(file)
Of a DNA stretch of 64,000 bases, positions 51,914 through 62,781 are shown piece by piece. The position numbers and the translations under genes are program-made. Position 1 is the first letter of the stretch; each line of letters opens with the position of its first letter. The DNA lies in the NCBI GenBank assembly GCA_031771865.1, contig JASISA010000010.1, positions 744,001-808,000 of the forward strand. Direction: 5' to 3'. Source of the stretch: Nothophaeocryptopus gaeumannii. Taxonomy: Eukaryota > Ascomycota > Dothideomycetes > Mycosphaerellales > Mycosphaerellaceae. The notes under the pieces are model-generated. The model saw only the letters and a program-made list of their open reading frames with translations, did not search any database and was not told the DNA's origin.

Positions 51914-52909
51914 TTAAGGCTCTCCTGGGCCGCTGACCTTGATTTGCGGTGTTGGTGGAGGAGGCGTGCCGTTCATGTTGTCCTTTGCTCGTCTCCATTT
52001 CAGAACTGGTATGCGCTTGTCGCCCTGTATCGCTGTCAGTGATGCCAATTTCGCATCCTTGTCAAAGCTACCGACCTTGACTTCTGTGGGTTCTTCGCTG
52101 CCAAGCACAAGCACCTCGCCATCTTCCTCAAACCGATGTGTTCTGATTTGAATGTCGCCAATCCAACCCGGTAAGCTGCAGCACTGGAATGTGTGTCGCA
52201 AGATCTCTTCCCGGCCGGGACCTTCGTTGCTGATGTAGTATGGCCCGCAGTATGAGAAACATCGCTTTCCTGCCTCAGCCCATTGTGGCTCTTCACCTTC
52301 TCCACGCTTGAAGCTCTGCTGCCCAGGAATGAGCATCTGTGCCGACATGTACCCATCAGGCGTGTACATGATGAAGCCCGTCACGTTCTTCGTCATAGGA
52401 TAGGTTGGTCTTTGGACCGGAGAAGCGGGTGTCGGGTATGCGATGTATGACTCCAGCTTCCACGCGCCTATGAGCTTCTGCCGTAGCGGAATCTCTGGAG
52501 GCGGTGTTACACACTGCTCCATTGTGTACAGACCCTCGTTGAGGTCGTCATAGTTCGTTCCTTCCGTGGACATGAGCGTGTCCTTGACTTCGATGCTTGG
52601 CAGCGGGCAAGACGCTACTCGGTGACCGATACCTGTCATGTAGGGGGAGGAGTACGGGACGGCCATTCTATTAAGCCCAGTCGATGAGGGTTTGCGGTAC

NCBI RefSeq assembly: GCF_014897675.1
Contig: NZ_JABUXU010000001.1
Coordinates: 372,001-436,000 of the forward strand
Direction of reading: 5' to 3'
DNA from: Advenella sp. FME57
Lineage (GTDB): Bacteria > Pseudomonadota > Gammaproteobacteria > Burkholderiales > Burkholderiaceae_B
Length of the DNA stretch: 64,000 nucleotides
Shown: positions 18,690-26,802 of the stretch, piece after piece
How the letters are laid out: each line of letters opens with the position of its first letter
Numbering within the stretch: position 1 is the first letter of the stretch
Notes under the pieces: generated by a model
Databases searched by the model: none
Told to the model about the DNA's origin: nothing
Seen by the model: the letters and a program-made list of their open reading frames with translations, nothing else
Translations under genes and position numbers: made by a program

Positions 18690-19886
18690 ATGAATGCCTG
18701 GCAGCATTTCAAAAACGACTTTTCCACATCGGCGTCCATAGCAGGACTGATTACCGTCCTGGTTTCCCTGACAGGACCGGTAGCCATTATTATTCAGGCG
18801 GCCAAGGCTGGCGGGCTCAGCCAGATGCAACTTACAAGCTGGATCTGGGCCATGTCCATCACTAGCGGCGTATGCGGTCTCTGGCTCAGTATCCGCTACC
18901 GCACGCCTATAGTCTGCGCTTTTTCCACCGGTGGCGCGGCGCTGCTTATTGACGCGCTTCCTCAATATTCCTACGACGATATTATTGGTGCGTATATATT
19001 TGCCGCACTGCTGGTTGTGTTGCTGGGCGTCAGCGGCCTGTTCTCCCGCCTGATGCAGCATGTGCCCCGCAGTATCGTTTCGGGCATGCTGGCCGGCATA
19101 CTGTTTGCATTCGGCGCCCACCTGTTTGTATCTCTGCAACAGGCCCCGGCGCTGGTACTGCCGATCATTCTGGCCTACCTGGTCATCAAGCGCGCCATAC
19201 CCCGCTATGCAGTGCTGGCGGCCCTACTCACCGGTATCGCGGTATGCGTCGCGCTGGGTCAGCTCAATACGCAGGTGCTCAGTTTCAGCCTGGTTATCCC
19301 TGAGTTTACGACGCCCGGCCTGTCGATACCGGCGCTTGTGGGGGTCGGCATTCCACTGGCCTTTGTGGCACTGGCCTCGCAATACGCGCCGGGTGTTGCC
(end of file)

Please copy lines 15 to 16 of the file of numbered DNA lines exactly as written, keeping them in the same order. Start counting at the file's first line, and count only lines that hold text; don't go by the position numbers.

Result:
DNA from: Advenella sp. FME57
Lineage (GTDB): Bacteria > Pseudomonadota > Gammaproteobacteria > Burkholderiales > Burkholderiaceae_B